'Cancer-Fighting Nanoparticle' can Shrink Tumors and Prevent Recurrence of Breast Cancer

By KM Diaz, | May 02, 2017

The nanoparticle was able to produce a potent anti-tumor immune response against HER2-positive breast cancers. (YouTube)

The nanoparticle was able to produce a potent anti-tumor immune response against HER2-positive breast cancers. (YouTube)

A newly designed 'cancer-fighting nanoparticle' aims to shrink tumors in breast cancer and prevent the recurrence of the disease.

Mayo Clinic research team developed the cancer-fighting nanoparticle. They injected the nanoparticle in mice and the tumor size decreased by 70 to 80 percent and the mice showed resistant to the future recurrence of tumors after being treated with the nanoparticle even when exposed to cancer cells after a month. The study was published in Nature Nanotechnology.

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The result indicates that the nanoparticle was able to produce a potent anti-tumor immune response against HER2-positive breast cancers. Those who have a high level of HER2 protein promotes aggressive growth and spread tumors quickly compared to those who do not have the mutation.

Betty Y.S. Kim, M.D., Ph.D., a neurosurgeon and neuroscientist and Mayo Clinic's Florida campus and principal investigator of the study, says that these nanoparticles are different to other existing cancer immunotherapies that target only a portion of the immune system. In the newly designed cancer-fighting nanoparticle, the entire immune system is actively involved in destroying and killing the cancer cells and allows the body to make its own memory system to stop tumor recurrence.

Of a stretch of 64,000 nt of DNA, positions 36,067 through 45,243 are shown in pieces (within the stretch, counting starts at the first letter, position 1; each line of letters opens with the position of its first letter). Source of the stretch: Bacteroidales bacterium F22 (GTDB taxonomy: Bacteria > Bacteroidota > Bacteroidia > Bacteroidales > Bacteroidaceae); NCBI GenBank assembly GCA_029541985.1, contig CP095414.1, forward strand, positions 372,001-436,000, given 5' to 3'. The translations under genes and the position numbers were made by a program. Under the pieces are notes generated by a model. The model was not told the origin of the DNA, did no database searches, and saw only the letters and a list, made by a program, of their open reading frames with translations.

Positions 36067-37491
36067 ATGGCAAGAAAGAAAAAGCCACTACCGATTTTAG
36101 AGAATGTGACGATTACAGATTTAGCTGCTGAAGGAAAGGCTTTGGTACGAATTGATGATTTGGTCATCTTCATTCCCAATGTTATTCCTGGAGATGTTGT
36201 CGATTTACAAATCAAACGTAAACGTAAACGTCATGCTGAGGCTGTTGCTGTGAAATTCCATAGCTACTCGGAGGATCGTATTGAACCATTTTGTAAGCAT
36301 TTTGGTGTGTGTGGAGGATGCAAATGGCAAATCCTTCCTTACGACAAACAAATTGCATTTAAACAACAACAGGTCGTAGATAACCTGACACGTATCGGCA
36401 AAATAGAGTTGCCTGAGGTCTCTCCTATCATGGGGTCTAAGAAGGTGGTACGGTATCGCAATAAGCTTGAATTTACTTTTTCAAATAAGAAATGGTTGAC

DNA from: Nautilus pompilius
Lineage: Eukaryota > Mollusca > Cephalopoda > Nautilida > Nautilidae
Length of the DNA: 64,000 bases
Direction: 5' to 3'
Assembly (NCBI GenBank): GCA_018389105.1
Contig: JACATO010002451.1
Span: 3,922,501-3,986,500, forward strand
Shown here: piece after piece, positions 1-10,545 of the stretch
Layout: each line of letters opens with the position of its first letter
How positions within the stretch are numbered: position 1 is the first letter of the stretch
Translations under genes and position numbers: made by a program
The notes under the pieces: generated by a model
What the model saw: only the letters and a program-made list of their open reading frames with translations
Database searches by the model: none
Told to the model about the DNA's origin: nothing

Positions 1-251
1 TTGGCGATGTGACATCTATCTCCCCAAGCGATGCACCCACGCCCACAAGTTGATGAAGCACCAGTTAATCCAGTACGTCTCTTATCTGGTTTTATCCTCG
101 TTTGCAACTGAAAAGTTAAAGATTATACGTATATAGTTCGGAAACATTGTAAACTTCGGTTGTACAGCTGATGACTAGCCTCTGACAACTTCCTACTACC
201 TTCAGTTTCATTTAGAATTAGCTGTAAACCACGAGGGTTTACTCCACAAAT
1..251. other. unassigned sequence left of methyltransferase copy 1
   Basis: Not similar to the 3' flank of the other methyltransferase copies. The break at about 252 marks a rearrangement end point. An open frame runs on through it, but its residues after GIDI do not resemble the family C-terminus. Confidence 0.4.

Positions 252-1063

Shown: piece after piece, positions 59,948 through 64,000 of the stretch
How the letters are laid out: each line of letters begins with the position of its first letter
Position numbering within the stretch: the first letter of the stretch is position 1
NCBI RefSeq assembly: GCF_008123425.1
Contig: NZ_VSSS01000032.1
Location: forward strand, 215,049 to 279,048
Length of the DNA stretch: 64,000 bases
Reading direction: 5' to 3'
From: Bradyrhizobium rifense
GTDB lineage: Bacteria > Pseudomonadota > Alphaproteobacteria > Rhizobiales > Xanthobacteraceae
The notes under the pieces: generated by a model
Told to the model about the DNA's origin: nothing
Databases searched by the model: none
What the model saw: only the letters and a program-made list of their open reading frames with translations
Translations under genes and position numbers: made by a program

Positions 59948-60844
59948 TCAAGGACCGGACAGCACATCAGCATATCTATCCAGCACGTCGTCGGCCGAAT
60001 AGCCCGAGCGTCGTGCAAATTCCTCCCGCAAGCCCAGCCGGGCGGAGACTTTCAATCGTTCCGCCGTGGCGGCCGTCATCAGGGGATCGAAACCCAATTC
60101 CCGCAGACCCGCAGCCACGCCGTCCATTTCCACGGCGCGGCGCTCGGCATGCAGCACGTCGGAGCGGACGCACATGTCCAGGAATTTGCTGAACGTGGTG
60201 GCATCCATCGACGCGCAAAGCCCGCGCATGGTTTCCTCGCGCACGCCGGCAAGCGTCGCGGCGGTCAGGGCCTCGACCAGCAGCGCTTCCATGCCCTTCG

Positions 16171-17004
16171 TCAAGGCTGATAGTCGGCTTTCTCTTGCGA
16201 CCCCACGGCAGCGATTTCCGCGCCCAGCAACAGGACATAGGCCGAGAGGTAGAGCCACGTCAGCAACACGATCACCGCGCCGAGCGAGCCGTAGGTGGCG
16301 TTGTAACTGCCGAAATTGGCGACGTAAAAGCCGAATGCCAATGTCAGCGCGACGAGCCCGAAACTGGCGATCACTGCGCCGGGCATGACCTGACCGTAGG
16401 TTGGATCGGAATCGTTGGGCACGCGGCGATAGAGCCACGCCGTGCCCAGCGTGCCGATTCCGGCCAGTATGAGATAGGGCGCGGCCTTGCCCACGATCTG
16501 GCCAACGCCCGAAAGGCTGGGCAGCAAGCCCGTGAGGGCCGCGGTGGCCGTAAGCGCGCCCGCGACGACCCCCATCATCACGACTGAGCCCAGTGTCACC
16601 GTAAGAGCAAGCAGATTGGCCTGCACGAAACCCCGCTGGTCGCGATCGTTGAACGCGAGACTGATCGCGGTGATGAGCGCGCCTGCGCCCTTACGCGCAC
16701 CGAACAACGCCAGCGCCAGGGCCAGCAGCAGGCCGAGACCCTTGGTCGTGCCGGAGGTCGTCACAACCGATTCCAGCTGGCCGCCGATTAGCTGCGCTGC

The nanoparticle called "Multivalent Bi-specific Nano-Bioconjugate Engager" is covered with antibodies to target the HER2 receptor - a molecule found in 40 percent of breast cancers. It is also coated with molecules with two different phases of the body's immune system.

The molecules connected to the nanoparticle speed up the body's nonspecific, clean-up cells - macrophages and phagocytes - in the immune system to damage and engulf foreign materials. The nanoparticle will then cause these cells to be abundant to clear and attack the abnormal cancer cells.

After that, the clean-up cells will pass the information of the cancer cells to the T-cells in the immune system to eradicate the remaining cancer cells, while keeping a memory of the cells to prevent cancer recurrence. The nanoparticle is similar to a cancer vaccine, the cells of the body can recognize and destroy the recurrence of tumors.

The researchers will do further study to explore the ability of the nanoparticle in preventing long-term recurrence of tumors such as metastases from the primary tumor. In the future, these nanoparticles can also be expanded for different types of cancer and other diseases like neurodegenerative and neurovascular conditions. Moreover, the nanoparticle is developed to be modular to support molecules in fighting other types of disease.

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